A Closer Look at Bryophytes: Mosses, Liverworts and Sphagnum
Instructor: Mark Rahill
June 8 – 9 | $295
his course is a field- and lab-based overview of bryophyte biology and ecology. We will explore bryophyte geologic and evolutionary history. We will investigate the competitive advantages of bryophytes, such as their ability to desiccate to survive prolonged dormancy, withstand environmental and climatic extremes that vascular plants cannot, and thrive on surfaces such as bare rock and tree branches. We will discuss the limitations of life as a non-vascular plant, and learn about sexual and asexual reproductive methods, including their highly evolved spore dispersal systems. We will examine bryophyte distribution at the scale of substrates and microhabitats, as well as regional and global scales. In addition to our daily ecological investigation, we will spend time discussing and practicing identification in the field and back at the lab using microscopes.
Course Objectives and Goals
- Become familiar with the various groups of bryophytes.
- Understand the geologic and taxonomic history of Bryophytes.
- Understand bryophyte life history, distribution (micro, regional, and global), and reproductive strategies.
- Gain competency keying specimens in the field and in the lab using available bryophyte identification resources.
- Learn to prepare archival bryophyte herbarium specimens.
About the Instructor(s)
Mark Rahill has a degree in Botany and Entomology from the University of Vermont. He does contract work for The Nature Conservancy, the Vermont Natural Heritage Inventory, the Farlow Herbarium, and the Pringle Herbarium. Mark recently published an article in the American Bryological and Lichenological Society’s Evansia documenting rare lichen and bryophyte diversity atop Mount Washington. Mark regularly teaches bryology classes and has studied bryophytes and lichens for over 40 years with John Christy, Howard Crum, Jerry Jenkins, Sue Williams, Norton Miller, Nancy Slack, Bruce Allen, Bill Buck, Jon Shaw and Richard Andrus.
Biodiversity University is no longer offering lodging for participants. However, there are several nearby options at a similar price point. We recommend the following options:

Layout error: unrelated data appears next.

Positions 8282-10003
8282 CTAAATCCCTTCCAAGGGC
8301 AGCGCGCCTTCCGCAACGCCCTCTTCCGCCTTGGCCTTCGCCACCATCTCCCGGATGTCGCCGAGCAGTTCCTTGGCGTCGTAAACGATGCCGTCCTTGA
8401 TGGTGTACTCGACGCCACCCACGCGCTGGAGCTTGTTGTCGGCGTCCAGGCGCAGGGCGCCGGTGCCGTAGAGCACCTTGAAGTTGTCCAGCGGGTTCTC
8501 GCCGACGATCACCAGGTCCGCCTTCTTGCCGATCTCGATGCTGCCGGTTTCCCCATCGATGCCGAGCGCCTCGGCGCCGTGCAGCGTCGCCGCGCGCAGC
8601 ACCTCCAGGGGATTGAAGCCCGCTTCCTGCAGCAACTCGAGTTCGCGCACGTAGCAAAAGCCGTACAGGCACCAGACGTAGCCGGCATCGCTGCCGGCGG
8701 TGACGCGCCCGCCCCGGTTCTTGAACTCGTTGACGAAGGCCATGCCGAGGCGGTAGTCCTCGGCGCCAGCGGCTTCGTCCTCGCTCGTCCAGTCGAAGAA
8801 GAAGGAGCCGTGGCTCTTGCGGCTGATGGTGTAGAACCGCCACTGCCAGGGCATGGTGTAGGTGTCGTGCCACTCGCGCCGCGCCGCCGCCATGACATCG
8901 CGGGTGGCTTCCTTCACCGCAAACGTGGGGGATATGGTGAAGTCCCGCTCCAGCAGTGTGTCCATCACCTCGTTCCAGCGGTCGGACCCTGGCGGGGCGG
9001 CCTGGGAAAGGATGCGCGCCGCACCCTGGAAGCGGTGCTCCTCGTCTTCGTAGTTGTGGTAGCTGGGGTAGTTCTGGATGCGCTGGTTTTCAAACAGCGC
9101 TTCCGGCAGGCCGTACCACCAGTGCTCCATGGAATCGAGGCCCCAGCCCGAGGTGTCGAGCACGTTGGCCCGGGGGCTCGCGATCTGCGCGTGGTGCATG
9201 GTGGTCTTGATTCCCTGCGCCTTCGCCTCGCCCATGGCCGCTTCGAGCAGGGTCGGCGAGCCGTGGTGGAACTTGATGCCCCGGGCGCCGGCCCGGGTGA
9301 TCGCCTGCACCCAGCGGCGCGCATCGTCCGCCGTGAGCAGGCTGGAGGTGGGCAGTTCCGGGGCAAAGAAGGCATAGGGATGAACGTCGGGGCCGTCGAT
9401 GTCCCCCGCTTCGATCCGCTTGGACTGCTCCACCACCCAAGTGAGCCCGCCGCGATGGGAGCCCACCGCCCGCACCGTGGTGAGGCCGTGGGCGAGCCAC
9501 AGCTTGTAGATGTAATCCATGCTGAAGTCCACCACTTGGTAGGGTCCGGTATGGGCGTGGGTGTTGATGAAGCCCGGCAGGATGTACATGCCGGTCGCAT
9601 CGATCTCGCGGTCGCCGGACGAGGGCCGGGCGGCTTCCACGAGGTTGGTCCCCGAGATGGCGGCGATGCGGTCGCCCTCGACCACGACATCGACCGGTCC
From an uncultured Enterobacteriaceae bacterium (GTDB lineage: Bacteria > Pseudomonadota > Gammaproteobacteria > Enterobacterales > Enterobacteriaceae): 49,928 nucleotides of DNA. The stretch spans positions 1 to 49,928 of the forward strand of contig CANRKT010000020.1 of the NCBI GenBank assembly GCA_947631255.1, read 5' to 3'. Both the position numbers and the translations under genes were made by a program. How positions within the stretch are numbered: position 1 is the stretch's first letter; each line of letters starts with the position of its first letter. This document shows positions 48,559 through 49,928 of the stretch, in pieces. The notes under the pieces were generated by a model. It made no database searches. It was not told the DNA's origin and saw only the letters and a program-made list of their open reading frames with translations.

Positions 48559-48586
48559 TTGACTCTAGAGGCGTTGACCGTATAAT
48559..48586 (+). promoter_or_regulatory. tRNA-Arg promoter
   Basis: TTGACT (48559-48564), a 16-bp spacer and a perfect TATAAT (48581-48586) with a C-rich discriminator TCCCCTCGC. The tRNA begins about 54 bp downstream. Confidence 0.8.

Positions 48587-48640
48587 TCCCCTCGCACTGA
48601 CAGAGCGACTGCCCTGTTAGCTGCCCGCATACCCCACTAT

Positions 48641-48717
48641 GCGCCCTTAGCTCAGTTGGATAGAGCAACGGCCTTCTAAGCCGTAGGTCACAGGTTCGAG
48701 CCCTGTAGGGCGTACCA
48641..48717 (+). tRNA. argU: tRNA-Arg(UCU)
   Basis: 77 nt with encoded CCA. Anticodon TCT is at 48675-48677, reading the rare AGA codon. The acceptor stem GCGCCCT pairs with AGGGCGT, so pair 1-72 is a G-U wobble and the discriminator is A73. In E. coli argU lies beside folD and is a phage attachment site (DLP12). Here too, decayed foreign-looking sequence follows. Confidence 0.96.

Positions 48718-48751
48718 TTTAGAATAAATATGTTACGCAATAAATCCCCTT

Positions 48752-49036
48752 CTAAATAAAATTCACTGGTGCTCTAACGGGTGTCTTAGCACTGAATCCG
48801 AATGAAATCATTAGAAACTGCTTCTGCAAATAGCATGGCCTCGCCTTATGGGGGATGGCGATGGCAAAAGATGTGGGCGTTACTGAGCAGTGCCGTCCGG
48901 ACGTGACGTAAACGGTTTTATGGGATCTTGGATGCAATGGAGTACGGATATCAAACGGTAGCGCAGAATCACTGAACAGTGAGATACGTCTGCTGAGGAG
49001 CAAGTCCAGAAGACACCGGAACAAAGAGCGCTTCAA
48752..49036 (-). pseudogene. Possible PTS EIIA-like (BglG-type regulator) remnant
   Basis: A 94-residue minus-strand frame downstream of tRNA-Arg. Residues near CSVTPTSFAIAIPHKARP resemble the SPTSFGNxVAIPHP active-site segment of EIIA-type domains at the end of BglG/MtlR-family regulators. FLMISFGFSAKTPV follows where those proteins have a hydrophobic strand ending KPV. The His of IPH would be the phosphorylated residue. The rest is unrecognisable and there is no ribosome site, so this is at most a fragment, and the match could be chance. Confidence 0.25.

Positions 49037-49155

- Capitol Plaza ($200/night; Montpelier)
- The Inn at Montpelier ($200/night; Montpelier)
- High Hill Inn ($150/night; East Montpelier)
- Comfort Inn and Suites ($120/night; Berlin VT)
- Marshfield Inn and Motel ($100/night; Marshfield, VT)
- AirB&B ($60-$150+/night; options vary)
Saturday breakfast, field lunch, and family-style dinner included.
Sunday breakfast and field lunch included.
Required Materials and Recommended Reading
- 10x to 14x hand lens (required), rubber boots (required)
- Pope, R. 2016. Mosses, Liverworts and Hornworts
- K. and Rohrer, J. 2013. Common Mosses of the Northeast and Appalachians
- Laine, J et al. 2018. Sphagnum Mosses - The stars of European Mires
- Lincoln, M. 2008 Liverworts of New England
- Allen, B. 2005. Maine Mosses. New York Botanical Garden Press (two volumes)
- Additional recommended texts will be provided in advance of the course.
Course begins 8 AM on June 8 at North Branch Nature Center. Course concludes at 5 PM on June 9 at North Branch Nature Center. Any participants arriving Friday evening will be met by a staff member for an orientation and welcome.
Academic Credit / Professional Development options:
This course qualifies for 1 graduate-level science credit for an additional $150 course fee. All BioU courses are accredited by Castleton University. It is each student’s responsibility to ensure that their home institution will transfer the credit. Participants pursuing academic credit will be required to complete an additional assignment above and beyond the course hours, including literature review, reflective writing, and/or a field-based project.
This course qualifies for 22 hours of professional development hours and continuing education units. Certificates of completion are included in the course fee, and are available upon request.